Wednesday, June 06, 2018

White folks writing characters of color

There has been lots of twitter kerfuffle today about the stats surrounding authors of color not being properly represented in children's book publishing (and I'm sure other genres as well). Some smart agents tweeted that it is exploitation for a non-POC to write about POC. One smart agent went so far as to engage in commentary with a white female teacher who had researched and wanted to write a story involving POC; smart agent told her to recommend books to her students written by POC rather than write her own. Huh?
I am a female writer; therefore, historically I've been underrepresented in the field of writing. However, the best female MC I have ever read in my life is Jane Whitefield--not just female but half Native American--written by Thomas Perry, a white man. It's a series and I've read it four times. I learned a lot about Native American culture from these novels (he was a professor of Native American history before he was a writer).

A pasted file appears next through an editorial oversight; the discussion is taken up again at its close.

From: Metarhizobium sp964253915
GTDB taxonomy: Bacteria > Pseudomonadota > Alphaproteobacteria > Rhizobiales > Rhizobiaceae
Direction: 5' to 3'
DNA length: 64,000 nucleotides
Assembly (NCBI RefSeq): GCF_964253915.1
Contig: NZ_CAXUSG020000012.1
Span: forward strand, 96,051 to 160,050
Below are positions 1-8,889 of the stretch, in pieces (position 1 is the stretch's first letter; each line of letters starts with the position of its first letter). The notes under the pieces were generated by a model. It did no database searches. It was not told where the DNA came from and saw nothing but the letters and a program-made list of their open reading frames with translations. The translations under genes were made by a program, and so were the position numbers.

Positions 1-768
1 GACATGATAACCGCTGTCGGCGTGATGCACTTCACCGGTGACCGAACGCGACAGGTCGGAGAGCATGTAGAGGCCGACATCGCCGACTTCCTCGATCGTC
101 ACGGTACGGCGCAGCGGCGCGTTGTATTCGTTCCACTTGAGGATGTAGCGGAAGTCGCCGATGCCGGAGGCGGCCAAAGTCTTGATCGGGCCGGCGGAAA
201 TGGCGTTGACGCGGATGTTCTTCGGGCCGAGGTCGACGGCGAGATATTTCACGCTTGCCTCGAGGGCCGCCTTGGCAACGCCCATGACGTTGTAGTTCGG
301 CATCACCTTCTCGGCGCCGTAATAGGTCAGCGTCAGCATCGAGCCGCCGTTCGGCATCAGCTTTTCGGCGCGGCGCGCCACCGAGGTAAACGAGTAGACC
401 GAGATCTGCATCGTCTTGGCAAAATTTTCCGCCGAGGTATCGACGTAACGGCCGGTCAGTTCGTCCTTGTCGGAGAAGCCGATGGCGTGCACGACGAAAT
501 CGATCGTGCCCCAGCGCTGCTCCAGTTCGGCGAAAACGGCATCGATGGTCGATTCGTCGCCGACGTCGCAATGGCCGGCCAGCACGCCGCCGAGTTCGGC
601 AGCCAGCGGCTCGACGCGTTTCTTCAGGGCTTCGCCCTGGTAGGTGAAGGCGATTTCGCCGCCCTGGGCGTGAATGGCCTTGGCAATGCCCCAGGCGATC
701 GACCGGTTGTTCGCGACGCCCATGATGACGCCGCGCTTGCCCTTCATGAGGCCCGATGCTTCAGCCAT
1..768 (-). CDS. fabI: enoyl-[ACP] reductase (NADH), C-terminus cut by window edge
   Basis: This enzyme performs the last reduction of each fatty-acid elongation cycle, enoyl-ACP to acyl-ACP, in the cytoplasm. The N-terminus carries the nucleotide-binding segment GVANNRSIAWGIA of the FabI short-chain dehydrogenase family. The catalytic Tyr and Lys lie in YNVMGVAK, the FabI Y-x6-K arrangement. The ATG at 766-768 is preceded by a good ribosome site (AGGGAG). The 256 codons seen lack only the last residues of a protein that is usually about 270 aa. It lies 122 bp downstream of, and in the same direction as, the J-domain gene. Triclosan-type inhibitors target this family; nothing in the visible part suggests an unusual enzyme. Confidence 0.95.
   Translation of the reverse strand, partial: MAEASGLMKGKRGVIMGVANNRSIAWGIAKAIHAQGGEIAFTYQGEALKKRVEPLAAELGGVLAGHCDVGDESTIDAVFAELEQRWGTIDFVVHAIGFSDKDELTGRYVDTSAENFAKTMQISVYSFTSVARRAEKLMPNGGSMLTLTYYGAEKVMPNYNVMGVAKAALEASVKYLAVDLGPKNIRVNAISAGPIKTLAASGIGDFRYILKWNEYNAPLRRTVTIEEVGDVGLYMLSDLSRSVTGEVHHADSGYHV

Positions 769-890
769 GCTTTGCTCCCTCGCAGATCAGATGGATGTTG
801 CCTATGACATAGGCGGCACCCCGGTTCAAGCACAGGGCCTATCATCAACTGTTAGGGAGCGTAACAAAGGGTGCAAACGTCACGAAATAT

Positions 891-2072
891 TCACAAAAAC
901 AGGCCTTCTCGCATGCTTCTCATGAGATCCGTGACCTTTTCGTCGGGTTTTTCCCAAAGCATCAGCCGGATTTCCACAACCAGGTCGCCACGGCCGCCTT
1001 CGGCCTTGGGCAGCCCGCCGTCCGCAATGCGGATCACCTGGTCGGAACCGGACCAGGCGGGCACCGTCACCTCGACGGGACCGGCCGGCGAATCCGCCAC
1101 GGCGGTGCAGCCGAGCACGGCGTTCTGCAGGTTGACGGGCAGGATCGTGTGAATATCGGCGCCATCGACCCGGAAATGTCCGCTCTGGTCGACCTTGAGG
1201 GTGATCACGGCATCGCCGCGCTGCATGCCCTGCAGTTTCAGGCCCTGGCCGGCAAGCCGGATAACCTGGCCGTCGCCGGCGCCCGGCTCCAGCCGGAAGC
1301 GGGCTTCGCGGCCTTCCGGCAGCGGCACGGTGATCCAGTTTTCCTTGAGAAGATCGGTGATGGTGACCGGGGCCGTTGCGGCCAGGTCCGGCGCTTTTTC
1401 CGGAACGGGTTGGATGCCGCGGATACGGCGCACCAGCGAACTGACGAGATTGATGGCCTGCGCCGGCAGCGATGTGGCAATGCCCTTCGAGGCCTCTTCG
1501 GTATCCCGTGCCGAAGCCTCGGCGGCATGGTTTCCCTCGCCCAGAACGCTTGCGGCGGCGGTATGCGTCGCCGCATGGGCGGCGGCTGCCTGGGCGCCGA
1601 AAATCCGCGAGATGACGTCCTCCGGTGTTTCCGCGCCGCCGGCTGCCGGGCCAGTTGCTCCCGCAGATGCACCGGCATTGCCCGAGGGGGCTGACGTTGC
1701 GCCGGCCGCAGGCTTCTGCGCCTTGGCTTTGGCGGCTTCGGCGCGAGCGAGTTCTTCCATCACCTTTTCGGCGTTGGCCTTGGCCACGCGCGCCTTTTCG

I always thought that writing was about imagination, and about observing life and writing what you see. Now I can't write about anyone except people who look like and talk like me or else I'm being exploitative? Another tweeter remarked she'd been rejected by several agents because her well-researched novel about an undocumented immigrant was not #ownvoices (this was actually written to her in the rejections).